Newswise — BETHESDA, MD – June 17, 2014 – Immunity is what stops you dying from a common cold or a tiny pinprick. Differences in resistance or tolerance to disease influence who catches the bug that’s going around the office, or which species succumb to the deadly fungus devastating frogs around the world. But immunity involves more than just the immune cells that recognize and hunt down pathogens. It is influenced by the host’s health, physiology, behavior, and environment. And underlying all these processes and their intricate interactions are the genes that govern their function.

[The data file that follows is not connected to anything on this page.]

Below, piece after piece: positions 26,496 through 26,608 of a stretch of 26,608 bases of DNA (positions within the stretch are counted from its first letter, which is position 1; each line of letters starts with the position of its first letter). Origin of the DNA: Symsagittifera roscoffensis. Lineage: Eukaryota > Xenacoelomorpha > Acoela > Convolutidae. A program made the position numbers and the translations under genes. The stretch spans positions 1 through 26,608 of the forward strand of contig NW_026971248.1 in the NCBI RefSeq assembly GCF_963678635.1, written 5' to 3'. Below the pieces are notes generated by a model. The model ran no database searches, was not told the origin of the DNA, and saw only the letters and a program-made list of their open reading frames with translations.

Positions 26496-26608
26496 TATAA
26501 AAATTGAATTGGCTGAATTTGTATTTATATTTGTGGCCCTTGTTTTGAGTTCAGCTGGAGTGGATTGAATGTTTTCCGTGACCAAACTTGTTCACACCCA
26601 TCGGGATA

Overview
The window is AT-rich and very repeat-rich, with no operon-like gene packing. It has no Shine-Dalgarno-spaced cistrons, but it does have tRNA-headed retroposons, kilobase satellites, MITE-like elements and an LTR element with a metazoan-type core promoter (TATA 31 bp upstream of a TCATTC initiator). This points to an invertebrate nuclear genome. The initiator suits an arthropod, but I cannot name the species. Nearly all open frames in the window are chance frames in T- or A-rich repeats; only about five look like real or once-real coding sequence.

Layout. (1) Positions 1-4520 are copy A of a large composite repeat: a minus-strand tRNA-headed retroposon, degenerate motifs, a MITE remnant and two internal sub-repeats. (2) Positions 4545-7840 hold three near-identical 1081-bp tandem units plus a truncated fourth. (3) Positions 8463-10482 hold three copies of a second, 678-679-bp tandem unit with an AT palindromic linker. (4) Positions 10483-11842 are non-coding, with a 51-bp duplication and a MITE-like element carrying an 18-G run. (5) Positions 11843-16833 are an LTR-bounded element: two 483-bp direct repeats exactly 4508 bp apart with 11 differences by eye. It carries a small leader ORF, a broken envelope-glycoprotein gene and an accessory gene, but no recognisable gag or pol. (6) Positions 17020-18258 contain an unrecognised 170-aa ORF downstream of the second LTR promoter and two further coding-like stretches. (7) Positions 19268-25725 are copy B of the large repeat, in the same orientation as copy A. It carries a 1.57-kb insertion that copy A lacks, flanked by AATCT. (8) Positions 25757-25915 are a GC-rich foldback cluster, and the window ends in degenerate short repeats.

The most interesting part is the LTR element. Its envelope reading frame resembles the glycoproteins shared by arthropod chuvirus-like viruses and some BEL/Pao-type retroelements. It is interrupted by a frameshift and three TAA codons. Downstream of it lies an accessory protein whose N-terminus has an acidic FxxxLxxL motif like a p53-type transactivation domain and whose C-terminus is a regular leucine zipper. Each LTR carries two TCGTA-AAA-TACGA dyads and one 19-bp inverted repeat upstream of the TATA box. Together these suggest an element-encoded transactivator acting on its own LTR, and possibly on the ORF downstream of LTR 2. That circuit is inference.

This broader conception of the genetic underpinnings of host defenses against pathogens reflects the increasing complexity of ideas in this field. Scientists are turning to a wide variety of organisms and approaches to tame this complexity and, in some cases, to use their findings to improve human health. To encourage the emerging conversation between disciplines and to catalyze new advances, the Genetics Society of America journals GENETICS and G3: Genes|Genomes|Genetics have launched an ongoing collection of research articles that address the genetics of immunity. Several articles from the collection are published today in a special section of the June issues of both journals, accompanied by a commentary article that places the articles in context.